Several African Americans are suing big-box stores and restaurants in Oregon, claiming employees at those places wrongly accused them of stealing because they were “shopping while Black.”
A Portland law firm has filed five lawsuits alleging racial profiling at businesses in the area. Filed between June 1 and June 21, the suits largely feature complaints of employees approaching or detaining African American shoppers with accusations of theft in incidents taking place within the last year.
All of the plaintiffs are asking for thousands of dollars for emotional suffering.
In one of the complaints, a pair of high school students describes being followed by the manager of a Sunglass Hut in a Portland mall last February, then being accused of theft. The manager later admitted he had misplaced the item he thought they stole, according to the suit.
In another, a man described having a bag grabbed and forcibly searched after leaving a clothing store in downtown Portland.
The suits come in the wake of other high-profile incidents, as the nation wrestles with issues of race and the racial profiling that many African Americans say they routinely experience.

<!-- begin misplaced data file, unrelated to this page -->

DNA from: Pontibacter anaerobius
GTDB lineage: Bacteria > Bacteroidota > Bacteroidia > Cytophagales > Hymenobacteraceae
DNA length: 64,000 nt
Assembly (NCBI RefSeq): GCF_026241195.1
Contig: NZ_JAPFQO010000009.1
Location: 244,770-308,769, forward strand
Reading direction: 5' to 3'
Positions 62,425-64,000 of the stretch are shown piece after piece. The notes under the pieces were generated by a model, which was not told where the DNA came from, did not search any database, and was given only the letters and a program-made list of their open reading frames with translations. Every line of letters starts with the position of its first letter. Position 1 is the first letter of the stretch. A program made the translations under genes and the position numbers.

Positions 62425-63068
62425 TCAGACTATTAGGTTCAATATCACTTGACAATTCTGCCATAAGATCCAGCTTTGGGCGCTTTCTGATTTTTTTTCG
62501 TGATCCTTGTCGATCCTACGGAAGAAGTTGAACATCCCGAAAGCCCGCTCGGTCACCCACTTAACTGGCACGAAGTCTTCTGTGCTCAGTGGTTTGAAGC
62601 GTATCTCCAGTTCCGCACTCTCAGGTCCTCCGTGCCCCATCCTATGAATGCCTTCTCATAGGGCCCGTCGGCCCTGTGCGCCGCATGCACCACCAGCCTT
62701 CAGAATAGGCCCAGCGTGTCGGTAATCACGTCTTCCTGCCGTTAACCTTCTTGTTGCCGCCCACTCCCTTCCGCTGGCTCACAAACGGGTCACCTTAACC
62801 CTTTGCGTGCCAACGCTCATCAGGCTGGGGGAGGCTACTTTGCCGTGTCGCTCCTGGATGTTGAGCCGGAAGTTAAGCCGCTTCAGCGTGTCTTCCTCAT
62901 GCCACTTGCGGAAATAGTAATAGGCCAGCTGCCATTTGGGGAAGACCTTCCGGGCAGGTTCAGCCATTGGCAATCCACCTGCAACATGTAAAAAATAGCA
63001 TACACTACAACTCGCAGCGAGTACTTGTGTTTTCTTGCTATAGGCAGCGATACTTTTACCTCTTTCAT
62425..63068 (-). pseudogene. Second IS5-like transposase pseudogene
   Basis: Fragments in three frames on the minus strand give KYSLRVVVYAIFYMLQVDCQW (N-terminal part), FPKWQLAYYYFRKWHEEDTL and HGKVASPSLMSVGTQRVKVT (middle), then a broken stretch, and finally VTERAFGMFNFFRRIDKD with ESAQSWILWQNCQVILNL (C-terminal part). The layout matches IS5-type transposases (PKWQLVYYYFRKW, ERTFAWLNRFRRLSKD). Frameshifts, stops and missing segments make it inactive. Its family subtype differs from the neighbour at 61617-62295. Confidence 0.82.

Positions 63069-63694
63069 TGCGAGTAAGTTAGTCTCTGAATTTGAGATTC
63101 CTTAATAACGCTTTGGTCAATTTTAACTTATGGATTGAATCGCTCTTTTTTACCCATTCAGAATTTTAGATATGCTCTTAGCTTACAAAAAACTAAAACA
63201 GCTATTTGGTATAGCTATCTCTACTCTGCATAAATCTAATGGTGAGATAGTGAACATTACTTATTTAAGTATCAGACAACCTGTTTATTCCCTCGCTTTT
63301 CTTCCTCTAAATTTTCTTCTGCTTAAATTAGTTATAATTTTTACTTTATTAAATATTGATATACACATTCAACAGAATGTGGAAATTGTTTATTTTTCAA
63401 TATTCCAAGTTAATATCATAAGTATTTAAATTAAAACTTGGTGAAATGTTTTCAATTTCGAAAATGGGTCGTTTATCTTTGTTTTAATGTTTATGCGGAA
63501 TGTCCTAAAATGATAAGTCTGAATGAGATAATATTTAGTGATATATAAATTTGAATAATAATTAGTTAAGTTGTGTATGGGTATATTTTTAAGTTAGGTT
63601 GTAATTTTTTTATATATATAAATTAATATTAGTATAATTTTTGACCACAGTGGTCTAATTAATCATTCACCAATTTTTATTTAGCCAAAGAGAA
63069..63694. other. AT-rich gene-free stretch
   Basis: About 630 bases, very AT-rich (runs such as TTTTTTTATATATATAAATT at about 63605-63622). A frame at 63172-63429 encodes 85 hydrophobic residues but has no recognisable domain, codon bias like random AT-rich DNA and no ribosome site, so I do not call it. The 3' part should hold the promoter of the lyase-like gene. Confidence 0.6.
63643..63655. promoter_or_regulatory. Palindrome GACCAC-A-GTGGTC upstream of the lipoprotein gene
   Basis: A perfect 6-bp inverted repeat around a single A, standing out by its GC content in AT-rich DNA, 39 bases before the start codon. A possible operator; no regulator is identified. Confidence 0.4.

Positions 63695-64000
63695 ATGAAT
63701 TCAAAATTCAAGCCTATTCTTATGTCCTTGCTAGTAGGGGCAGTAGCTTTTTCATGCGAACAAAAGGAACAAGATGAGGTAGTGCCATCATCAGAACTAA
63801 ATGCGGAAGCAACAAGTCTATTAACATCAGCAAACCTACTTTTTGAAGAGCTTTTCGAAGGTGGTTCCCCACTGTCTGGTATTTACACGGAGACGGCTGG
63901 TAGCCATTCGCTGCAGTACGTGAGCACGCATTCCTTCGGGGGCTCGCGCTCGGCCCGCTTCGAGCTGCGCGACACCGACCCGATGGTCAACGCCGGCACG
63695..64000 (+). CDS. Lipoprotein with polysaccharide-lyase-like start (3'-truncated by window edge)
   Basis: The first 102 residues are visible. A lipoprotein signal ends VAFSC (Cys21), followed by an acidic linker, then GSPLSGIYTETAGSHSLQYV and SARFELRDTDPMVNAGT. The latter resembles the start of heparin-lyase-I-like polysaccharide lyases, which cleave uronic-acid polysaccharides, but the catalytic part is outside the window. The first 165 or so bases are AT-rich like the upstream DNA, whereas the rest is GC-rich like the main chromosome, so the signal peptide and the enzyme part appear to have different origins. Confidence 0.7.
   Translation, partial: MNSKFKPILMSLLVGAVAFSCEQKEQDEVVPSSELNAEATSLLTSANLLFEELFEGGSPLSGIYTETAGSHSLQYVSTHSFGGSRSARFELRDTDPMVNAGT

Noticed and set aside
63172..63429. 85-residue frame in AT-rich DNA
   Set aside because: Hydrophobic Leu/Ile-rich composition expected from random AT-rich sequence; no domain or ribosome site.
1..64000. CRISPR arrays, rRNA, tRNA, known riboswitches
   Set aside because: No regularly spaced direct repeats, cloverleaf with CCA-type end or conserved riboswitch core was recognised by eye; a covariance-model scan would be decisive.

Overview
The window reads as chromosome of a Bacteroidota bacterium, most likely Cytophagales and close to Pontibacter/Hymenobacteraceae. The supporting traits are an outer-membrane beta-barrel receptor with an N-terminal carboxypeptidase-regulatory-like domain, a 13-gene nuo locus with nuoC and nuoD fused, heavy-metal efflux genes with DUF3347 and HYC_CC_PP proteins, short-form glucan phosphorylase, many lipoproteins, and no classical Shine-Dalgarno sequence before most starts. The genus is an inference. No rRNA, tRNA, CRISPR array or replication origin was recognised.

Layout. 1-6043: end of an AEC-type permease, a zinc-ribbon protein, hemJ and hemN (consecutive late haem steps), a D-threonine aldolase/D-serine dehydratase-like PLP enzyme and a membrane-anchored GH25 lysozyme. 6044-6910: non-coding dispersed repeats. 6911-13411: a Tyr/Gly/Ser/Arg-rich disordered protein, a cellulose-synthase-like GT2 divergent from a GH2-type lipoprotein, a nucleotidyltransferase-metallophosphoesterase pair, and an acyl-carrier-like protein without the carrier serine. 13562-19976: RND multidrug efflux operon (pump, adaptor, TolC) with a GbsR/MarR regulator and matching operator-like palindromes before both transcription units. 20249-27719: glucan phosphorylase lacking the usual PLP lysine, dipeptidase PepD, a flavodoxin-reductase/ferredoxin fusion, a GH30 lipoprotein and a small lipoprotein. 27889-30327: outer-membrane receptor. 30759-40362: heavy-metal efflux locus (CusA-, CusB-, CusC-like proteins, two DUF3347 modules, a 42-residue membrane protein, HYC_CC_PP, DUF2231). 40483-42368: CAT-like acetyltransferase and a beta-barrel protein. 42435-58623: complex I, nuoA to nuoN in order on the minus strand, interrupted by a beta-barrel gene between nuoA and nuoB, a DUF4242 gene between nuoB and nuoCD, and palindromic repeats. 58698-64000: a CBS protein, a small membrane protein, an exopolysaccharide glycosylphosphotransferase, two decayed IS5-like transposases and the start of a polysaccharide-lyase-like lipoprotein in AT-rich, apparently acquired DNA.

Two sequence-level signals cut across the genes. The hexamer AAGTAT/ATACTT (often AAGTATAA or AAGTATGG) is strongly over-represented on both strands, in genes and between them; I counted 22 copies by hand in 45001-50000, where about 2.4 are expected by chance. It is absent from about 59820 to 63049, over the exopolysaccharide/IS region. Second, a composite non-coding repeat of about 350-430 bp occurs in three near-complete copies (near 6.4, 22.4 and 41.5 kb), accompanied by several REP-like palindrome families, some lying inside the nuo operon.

One April incident in Philadelphia garnered national attention when two young Black men were arrested and led out of a Starbucks in handcuffs.
A manager had called police after the men, waiting in the cafe to meet a colleague, did not make a purchase and refused to leave.
Instead of arrests, the five Oregon complaints uniformly describe interactions where the complainants were vindicated on the spot, often without the involvement of police.
One complaint describes Jamaal Winchester, 38, being stopped and detained by a Walmart employee in Portland as he left the store carrying a fishing rod.
A video posted on social media appeared to show part of the interaction.
In the video, Winchester, who is Black and is carrying a fishing pole, is loosely surrounded by several employees demanding to see a receipt for the item.
According to Winchester’s attorney, Greg Kafoury, an employee approached the man outside the store and asked if he intended to steal the fishing rod.
The video does not show the interaction described by Kafoury, but does show what appears to be the aftermath.
In the video, Winchester can be heard loudly objecting to the accusation, and saying that he would show his receipt to the police if they were called.
“She told me I stole,” Winchester can be heard saying, pointing to a store employee. “I’ll show the police my receipt.”
Winchester is asking for $55,000 for emotional suffering and attorney fees.
Randy Hargrove, a spokesman for Walmart, wouldn’t comment on specifics of the incident, citing the pending litigation, but said that the company was aware of it.
“We take it seriously and we’re doing a review of what took place,” Hargrove said.